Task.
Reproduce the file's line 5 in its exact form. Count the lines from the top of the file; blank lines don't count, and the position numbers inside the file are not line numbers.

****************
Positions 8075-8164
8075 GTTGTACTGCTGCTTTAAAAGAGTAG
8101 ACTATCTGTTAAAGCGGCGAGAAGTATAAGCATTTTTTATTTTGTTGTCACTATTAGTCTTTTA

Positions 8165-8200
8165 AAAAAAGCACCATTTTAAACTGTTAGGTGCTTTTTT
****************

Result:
8165 AAAAAAGCACCATTTTAAACTGTTAGGTGCTTTTTT